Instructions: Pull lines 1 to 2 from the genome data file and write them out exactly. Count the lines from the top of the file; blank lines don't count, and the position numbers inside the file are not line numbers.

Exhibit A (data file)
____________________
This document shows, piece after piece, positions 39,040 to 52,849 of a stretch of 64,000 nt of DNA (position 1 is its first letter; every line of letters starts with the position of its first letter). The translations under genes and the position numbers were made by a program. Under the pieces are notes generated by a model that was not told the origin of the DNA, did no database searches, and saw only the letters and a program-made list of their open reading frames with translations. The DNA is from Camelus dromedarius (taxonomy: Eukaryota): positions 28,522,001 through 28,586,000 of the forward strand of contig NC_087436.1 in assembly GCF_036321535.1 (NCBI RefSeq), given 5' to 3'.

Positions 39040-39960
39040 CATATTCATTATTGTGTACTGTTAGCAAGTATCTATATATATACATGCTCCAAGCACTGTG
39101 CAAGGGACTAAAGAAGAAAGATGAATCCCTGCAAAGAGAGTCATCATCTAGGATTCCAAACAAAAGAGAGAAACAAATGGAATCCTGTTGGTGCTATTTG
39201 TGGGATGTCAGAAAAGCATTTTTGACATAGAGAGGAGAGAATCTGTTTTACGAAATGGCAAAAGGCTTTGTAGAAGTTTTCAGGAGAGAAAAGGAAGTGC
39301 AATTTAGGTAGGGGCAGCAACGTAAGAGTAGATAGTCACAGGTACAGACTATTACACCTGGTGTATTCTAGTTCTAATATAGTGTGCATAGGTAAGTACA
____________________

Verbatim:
This document shows, piece after piece, positions 39,040 to 52,849 of a stretch of 64,000 nt of DNA (position 1 is its first letter; every line of letters starts with the position of its first letter). The translations under genes and the position numbers were made by a program. Under the pieces are notes generated by a model that was not told the origin of the DNA, did no database searches, and saw only the letters and a program-made list of their open reading frames with translations. The DNA is from Camelus dromedarius (taxonomy: Eukaryota): positions 28,522,001 through 28,586,000 of the forward strand of contig NC_087436.1 in assembly GCF_036321535.1 (NCBI RefSeq), given 5' to 3'.

Positions 39040-39960